Poetry is not one of my strong suits. High School pretty much killed any joy there possibly could be in poetry in the way we were forced to study, dissect and apply the curriculum’s appreciation of poets and poetry.
However I did have a brief period where I started to get into the form. I was/am a massive Nirvana fan and one of the things I really like about their songs are Kurt Cobain’s lyrics. I was fascinated by the structures he used, his word choices and word play, the imagery he used and the way he loved to use contradictory language. Lyrics are still one of the most important parts of any music for me.
I got into a bit of John Lennon’s poetry and after reading Regeneration discover Siegfried Sassoon, who I could relate to a lot more than Wilfred Owen (another poet school seemed to suck any proper appreciation out of). But the poet I really got into was Jim Carroll. I loved The Basketball Diaries movie and wanted to find more. I of course read both his books, discovered he had a band via the very cool movie soundtrack and then discovered his poetry. His poem “8 Fragments for Kurt Cobain” blew me away.
Poetry is not a strong section in my bookshop. It barely gets a shelf and we mostly sell what is on the HSC list. I’m not sure how poetry is taught in school at the moment but I’d guess it hasn’t changed much in the 15 or so years since I finished. Which is unfortunate because it is a wonderful literary form and there is so much great poetry out there. There are also so many great mediums for poetry to be now be used; YouTube, Tumblr, Twitter, smart phones, tablets – where the constrictions of the page and the book can be removed and poetry can be more to more people. For me hearing a poem performed, especially by its creator, immediately gives the poem more relevance, more immediacy, more shape. The words come alive more on the page for me and I can appreciate the poem more as whole rather than its parts.
When I received a copy of Kevin Powers’ collection of poetry I was quite apprehensive. I definitely wanted to read the collection as The Yellow Birds was beyond amazing. It still resonates very strongly with me everytime I think about it and Powers’ poetry background really comes through in his writing. But I wasn’t sure whether or not I was going to have the same feelings and get the intensity from his poems, and if I did, I wasn’t confident in being able to review or talk about the poetry collection in the same way I am comfortable in doing so with prose.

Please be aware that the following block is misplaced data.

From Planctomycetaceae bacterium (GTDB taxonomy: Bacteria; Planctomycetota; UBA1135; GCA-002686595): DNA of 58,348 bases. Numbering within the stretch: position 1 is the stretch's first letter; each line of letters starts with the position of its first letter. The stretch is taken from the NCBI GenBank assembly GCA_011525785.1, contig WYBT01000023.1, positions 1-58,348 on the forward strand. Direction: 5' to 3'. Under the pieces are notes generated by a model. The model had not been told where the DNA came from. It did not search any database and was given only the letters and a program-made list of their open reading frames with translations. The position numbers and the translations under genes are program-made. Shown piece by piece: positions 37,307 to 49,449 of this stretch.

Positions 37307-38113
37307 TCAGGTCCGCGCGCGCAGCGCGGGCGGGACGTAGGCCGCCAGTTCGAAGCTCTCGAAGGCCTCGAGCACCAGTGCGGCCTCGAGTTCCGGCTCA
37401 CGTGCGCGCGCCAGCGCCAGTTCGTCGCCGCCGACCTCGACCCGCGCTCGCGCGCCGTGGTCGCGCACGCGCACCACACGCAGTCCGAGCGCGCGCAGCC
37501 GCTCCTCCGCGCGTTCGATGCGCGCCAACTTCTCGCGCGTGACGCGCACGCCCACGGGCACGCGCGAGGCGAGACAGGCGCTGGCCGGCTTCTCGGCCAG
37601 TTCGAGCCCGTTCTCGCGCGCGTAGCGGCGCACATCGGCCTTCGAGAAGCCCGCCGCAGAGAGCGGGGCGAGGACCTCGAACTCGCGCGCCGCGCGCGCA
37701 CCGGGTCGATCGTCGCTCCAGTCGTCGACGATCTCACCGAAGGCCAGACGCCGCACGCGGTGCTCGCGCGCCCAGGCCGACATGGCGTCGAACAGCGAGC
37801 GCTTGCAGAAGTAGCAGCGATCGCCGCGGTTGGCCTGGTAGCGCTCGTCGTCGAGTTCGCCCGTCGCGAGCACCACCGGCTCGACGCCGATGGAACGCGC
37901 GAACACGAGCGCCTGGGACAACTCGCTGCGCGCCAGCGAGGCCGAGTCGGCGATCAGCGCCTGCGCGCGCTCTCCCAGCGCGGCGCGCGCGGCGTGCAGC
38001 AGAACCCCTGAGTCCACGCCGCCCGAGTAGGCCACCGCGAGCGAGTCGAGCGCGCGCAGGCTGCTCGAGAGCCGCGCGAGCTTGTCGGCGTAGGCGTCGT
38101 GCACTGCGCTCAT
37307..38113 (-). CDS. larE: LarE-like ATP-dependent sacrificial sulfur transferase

Kevin Powers first poetry collection is divided into four parts. The first part I definitely enjoyed the most which helped me greatly. The first two parts of the collection deal mainly with his experience as a soldier in Iraq and for the most part are quite short and sharp. The title piece is amazing but the other poems are all powerful in their own different ways. Part two is made of up of slightly longer pieces and begin to move away from the war, although not completely. Improvised Explosive Device that ends part two is probably the most emotionally charged piece in the book and my favourite line ends After Leaving McGuire Veterans Hospital for the Last Time:
You came home
with nothing, and you still
have most of it left.
The rest of the collection varies in form and subject and my lack of poetry experience, understanding and confidence began to disadvantage me.
There is no doubt Kevin Powers is an extraordinary talented writer. War brings out the best and worst in humanity and Powers writing is able to funnel that into beautiful words and devastating emotions. The war poets of World War One were the only ones who could truly convey the horrors of the trenches to those who were not there. Since then other forms of words and pictures have taken over showing those at home what happens during war. However there are more sides to war than the battles and there are more casualties of war than those who are physically wounded or killed. To be able to convey these many sides in a succinct form with strong emotional intensity is rare a precious gift indeed.
Classification: Prose: non-fiction
Format: Hardback (216mm x 135mm x mm)
Publisher: Hodder & Stoughton General Division
Publish Date: 3-Apr-2014
Country of Publication: United Kingdom